November 6th, 2009
02:46 PM ET

The echoing pain of traumatic news events

By Caleb Hellerman
CNN Medical Senior Producer

Yesterday I gave a short talk at a meeting for psychologists and others who work with people suffering from psychological trauma. Our panel was about how the media handles stories about mental illness. It’s a topic that felt especially poignant a few hours later, when a gunman shot and killed at least a dozen soldiers at Ft. Hood, a U.S. Army post in Texas. The alleged gunman: a military psychiatrist. At this point we don’t know what led to the shooting – was it a premeditated terrorist attack? A case of workplace rage? Was the gunman unhinged by fear of his upcoming deployment? Did he suffer some kind of a breakdown after hearing too many stories from traumatized soldiers?

Those are mysteries we’ll have to unravel in the coming days. What’s clear is that many people at Ft. Hood – a virtual city of more than 30,000 people – have just been through a terrifying experience. That doesn’t mean they'll develop a pathological condition – like post-traumatic stress disorder – but especially if they witnessed the shootings or lost loved ones, they are at risk for lasting problems.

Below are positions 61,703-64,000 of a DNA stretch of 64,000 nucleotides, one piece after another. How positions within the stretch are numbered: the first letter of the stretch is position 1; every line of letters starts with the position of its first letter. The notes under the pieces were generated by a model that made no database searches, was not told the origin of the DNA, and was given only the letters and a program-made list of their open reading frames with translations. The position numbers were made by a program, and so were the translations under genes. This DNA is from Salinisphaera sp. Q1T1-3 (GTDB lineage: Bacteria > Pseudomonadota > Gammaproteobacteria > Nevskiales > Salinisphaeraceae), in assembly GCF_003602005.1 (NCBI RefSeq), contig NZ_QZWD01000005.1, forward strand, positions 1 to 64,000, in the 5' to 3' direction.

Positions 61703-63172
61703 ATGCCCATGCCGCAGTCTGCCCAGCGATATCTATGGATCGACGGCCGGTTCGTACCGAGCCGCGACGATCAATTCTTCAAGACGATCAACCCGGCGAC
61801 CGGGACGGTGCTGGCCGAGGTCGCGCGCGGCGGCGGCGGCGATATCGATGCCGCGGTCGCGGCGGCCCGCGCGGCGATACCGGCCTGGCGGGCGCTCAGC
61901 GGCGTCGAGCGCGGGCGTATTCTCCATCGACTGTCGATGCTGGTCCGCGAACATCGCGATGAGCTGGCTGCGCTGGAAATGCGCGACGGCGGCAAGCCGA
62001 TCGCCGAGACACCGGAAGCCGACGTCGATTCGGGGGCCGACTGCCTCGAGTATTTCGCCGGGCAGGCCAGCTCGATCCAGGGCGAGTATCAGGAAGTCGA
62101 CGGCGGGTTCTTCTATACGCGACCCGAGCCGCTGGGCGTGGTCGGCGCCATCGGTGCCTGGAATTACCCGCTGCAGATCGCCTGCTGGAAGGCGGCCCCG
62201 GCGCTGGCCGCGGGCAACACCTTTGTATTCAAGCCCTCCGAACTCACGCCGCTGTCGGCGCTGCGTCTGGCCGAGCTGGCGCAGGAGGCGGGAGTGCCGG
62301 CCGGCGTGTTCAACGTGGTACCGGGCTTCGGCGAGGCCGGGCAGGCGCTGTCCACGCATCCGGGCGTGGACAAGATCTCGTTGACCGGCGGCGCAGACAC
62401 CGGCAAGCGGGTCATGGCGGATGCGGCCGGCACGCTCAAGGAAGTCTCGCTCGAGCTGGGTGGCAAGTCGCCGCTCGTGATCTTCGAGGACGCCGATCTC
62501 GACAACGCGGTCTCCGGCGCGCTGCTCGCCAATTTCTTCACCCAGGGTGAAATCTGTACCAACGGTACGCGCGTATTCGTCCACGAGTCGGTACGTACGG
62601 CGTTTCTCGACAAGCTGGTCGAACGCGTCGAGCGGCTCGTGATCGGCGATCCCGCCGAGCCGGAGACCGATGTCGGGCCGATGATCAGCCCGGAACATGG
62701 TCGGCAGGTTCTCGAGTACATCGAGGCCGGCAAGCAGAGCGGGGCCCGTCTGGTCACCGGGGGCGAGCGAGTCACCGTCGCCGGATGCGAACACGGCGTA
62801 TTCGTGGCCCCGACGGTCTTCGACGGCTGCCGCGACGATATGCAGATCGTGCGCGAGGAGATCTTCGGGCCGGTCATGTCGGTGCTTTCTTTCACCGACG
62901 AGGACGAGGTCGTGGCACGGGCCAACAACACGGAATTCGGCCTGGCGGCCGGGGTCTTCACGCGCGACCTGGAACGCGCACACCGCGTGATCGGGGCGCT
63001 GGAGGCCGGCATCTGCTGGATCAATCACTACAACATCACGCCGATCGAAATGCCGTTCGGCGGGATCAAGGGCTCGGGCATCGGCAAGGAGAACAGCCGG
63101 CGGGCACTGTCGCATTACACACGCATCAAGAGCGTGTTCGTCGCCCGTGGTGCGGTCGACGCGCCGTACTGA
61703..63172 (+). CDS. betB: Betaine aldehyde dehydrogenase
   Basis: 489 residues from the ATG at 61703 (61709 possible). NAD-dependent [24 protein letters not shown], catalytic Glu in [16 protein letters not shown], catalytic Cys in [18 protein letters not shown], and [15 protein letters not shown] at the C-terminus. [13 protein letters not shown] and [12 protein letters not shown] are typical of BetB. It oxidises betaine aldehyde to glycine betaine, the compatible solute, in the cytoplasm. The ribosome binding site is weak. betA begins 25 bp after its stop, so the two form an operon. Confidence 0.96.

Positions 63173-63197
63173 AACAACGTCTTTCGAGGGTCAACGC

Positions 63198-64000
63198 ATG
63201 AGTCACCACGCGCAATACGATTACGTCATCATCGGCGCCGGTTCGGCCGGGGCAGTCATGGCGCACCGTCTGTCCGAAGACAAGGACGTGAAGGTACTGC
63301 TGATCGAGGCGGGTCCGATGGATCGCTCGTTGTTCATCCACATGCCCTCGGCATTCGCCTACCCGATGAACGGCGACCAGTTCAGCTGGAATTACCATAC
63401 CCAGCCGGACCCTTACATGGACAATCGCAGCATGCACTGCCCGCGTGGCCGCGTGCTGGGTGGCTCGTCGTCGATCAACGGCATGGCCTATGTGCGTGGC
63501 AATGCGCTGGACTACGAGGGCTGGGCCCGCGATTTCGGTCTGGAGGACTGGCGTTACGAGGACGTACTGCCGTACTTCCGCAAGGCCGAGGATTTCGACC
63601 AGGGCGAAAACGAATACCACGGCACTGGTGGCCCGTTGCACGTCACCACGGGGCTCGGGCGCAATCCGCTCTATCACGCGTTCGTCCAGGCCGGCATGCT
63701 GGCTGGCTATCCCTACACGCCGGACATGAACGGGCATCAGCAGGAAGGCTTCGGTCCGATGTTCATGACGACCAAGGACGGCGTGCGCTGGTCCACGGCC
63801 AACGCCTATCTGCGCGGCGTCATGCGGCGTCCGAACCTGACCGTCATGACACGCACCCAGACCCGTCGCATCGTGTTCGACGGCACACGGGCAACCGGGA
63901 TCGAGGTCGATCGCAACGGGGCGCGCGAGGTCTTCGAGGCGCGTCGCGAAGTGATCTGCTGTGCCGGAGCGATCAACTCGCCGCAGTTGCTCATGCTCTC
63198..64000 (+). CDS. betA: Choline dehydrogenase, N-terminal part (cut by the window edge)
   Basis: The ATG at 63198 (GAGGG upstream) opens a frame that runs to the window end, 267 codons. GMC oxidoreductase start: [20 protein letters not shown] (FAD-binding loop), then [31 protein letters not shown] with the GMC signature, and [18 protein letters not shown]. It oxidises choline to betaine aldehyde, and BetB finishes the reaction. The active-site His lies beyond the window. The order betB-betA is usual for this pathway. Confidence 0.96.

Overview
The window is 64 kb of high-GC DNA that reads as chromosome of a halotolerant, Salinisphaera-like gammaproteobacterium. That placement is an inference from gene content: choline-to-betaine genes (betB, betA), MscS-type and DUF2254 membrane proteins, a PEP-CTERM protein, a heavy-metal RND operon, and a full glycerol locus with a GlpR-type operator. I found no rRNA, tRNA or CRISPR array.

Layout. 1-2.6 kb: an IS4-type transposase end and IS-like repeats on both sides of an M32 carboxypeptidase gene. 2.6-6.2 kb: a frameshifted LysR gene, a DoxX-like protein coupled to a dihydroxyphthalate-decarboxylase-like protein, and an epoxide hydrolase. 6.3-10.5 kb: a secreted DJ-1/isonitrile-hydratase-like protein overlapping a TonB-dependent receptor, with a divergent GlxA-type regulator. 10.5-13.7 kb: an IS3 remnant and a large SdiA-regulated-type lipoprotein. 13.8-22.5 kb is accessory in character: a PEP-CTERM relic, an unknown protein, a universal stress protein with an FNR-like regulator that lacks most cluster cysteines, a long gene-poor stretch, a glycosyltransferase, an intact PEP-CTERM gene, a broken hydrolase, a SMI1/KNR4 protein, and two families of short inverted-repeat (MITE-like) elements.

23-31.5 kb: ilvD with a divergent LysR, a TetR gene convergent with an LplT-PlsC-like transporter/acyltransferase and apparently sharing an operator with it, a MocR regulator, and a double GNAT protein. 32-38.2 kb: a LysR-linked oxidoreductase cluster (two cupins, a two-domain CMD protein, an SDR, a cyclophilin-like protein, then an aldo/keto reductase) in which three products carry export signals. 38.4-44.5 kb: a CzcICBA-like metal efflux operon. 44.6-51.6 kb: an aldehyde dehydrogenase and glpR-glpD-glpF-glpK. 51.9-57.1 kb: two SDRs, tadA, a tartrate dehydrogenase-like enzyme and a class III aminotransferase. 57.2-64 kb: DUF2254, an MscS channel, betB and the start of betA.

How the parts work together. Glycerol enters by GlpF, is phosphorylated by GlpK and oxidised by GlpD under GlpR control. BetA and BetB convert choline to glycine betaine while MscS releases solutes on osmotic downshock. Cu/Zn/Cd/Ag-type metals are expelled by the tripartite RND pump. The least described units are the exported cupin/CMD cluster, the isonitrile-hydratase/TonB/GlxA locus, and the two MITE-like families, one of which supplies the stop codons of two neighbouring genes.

Beyond that, news coverage of a violent event can itself be deeply painful for readers and viewers, especially if they’re trying to recover from an unrelated trauma of their own. At our panel yesterday, people raised some issues that I hadn’t much thought about. Reader comments, for instance. Two clinicians pointed out that people sometimes post hurtful comments online, which can re-traumatize the people being written about – for example, a rape victim in a crime story.  A handful of news organizations, including CNN, moderate message boards and eliminate comments that are overtly offensive or full of profanity. But one very animated audience member – he described himself as a former reporter – said that’s not nearly enough. He thinks it’s a disgrace that any news organization would publish anonymous reader comments – that it only encourages damaging words.

What do you think? How should news outlets like CNN strike a balance between telling the story, getting feedback from you and not making life worse for the people we cover?

About this blog

Get a behind-the-scenes look at the latest stories from CNN Chief Medical Correspondent, Dr. Sanjay Gupta, Senior Medical Correspondent Elizabeth Cohen and the CNN Medical Unit producers. They'll share news and views on health and medical trends - info that will help you take better care of yourself and the people you love.